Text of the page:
What is Health Coaching and Could It Help You?
While many of us set big goals for ourselves around health, fitness and well-being, research shows nearly 80 percent of us fail to see them through. While we’re quick to call ourselves failures (we’re not!) or to assume we lack willpower (we don’t!), the real problem is that we lack the tools to reach our goals. Primary care doctors may be able to help, but because they often see patients just a handful of times per year, it’s difficult for doctors to ensure you take your medication appropriately, never mind help you figure out how to get to the gym.
Enter health coaches. Unlike registered dietitian nutritionists or certified personal trainers, health coaches don’t suggest specific dietary plans or exercise regimens. They also don’t diagnose conditions or recommend supplements. Instead, the role of a health coach is to help you map out a path toward achieving your goals. According to Aimee Richardson, a health coach at Henry Ford Health System, coaches are skilled in helping you take other experts’ recommendations, and turn them into reality. One way they do this is to help you uncover your own personal drivers, and the things that uniquely motivate you.
Here, Richardson offers three tools health coaches use to help their clients achieve their dreams.
- Uncover your internal motivation. Effective coaches help you examine the reasons you want the change to occur. So instead of telling you what you need to do, they prompt you to figure it out for yourself. They’ll ask you questions like, “What do you like about the gym?” “What kind of movement do you enjoy?” “What types of foods help you function at your best?” So it’s sort of like therapy that focuses on how to help you work toward healthier behaviors.
- Focus on the positive. Research is clear that actions follow thoughts. So it’s no surprise that focusing on positive self-chatter is related to successful outcomes. Health coaches set the stage for success by guiding you to shift your perspective. So instead of lamenting, “I dread exercising,” you’ll begin focusing on more accurate and beneficial phrases like, “I feel so much stronger after I work out.” The more aware you become of your own self-talk (positive and negative), the better equipped you’ll be to shift to a more positive perspective. Soon, the positive talk becomes so powerful that there’s no room for negative thoughts.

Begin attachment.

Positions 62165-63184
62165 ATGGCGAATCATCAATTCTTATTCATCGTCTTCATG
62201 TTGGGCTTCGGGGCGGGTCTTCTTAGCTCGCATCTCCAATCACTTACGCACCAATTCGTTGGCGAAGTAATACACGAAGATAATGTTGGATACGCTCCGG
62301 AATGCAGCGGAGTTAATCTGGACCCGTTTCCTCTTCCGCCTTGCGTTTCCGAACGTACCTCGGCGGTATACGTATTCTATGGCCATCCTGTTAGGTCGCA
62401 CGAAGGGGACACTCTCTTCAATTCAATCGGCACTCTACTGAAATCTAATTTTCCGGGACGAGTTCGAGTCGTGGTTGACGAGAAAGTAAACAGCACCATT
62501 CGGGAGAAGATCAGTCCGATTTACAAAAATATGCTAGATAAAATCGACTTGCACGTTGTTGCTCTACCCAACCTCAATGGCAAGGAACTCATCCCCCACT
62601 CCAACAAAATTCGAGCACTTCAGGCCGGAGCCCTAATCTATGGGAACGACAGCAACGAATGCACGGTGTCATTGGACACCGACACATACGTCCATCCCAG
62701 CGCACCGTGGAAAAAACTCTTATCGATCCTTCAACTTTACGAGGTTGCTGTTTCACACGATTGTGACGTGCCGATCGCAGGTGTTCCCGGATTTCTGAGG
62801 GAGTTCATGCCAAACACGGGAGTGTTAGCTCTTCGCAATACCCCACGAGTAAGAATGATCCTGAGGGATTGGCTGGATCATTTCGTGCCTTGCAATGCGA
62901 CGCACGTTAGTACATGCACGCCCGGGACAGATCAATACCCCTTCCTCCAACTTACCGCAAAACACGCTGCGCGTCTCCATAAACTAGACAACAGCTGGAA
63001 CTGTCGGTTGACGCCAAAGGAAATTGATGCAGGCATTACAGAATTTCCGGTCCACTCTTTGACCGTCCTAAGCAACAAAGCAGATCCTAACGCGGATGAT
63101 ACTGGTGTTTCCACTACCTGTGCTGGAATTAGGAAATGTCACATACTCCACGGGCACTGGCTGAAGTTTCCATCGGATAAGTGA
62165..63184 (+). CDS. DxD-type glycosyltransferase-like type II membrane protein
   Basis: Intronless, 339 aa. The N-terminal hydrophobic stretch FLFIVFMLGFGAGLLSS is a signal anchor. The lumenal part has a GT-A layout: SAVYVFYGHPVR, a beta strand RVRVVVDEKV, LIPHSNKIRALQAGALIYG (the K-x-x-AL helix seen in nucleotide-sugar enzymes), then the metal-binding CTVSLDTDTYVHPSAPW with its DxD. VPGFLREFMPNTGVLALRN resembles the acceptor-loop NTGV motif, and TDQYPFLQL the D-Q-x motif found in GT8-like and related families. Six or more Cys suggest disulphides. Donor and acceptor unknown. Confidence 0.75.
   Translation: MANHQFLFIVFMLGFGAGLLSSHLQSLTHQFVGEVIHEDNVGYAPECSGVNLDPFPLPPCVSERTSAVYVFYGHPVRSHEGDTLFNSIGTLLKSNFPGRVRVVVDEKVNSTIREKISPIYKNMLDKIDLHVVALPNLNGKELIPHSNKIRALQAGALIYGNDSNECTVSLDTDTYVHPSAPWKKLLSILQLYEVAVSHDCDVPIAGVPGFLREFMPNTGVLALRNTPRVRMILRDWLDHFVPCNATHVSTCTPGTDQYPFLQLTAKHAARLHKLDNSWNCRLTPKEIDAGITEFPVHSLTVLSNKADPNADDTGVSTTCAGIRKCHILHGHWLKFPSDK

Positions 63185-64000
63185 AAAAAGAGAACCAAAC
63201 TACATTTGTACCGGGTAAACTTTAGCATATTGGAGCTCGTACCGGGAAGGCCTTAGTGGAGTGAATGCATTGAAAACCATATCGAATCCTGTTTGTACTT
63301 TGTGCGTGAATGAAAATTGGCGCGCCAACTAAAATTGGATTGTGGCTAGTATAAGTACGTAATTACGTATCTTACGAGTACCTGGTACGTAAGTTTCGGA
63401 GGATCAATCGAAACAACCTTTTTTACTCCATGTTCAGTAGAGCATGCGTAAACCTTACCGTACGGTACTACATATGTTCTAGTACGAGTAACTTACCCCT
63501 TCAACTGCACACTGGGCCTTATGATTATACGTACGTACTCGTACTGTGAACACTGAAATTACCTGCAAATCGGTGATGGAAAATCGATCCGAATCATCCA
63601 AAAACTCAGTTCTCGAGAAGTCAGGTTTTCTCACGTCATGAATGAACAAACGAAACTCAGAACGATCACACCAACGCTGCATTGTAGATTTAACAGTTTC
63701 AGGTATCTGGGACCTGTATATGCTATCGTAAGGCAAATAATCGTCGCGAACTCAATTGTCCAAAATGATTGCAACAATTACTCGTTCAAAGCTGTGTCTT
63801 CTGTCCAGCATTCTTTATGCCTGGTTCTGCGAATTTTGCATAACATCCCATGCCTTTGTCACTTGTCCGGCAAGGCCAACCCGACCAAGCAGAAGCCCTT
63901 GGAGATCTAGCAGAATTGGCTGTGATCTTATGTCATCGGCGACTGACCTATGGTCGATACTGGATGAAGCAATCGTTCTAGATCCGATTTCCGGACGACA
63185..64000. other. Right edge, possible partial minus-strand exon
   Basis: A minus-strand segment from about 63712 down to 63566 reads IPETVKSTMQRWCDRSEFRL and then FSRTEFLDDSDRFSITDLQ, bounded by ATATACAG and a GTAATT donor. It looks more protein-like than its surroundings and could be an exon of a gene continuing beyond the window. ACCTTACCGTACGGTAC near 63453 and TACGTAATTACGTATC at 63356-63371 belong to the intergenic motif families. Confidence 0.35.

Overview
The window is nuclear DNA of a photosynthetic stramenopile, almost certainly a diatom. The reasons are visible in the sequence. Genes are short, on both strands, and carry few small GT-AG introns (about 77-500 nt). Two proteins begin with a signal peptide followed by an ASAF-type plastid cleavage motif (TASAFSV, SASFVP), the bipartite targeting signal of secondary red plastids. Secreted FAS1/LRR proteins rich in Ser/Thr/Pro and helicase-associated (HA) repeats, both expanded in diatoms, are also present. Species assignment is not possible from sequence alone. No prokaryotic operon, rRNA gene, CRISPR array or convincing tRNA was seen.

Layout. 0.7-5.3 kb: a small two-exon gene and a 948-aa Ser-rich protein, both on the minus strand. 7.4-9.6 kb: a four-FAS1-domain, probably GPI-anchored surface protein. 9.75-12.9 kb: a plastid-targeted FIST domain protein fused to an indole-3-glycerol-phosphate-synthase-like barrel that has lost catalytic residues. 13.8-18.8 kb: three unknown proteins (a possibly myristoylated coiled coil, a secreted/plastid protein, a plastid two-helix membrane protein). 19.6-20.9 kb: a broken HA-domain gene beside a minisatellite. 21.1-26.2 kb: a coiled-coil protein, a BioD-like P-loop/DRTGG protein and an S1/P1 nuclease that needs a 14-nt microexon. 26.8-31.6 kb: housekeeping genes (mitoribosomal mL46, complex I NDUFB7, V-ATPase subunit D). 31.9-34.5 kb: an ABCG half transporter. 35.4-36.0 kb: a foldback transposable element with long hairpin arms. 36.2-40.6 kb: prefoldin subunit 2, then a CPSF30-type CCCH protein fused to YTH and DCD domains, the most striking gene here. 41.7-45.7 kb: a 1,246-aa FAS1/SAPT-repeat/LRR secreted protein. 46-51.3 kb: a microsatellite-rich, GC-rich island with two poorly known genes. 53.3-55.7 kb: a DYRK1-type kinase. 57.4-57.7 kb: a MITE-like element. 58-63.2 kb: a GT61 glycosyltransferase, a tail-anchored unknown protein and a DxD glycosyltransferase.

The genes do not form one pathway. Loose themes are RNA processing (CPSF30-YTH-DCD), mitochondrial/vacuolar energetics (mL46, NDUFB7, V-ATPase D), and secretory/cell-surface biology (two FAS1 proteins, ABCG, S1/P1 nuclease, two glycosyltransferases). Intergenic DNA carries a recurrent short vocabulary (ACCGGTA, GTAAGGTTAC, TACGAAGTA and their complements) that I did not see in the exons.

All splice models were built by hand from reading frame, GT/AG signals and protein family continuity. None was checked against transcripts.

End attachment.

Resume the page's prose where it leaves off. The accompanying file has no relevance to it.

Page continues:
- Set smart goals. The biggest mistake people make with goal setting is biting off more than they can chew. Maybe you went into the New Year vowing to exercise five days a week even though you’ve been completely sedentary since Halloween. Or, you promised to avoid red meat even though you’ve been subsisting on burgers and fries for years. Big, sweeping goals set you up for failure. Instead, health coaches focus on something called SMART (specific, measurable, attainable, relevant and time-bound) goals. For example, you’ll hit the gym twice a week, or replace one burger dinner with meatless chili. You’ll revisit these short- and long-term goals periodically with your coach to ensure you’re on a successful path. The key is starting small and building on success.
Related Topic: The Importance of Setting Fitness Goals
The beauty of health coaches is they can focus on any behavior that you want to change – there’s not a one-size-fits-all approach. Learning how to outline achievable steps and then implement those changes in ways that make them stick pays off in all facets of your life, from wellness to work success.
If you are interested in working with a health coach to reach your goals, call (313) 874-6273 or visit henryford.com.
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Aimee Richardson, MCHES, CHWC, CTTS, leads the health coaching program at Henry Ford Center for Health Promotion and Disease Prevention. She is an experienced health educator and certified tobacco treatment specialist.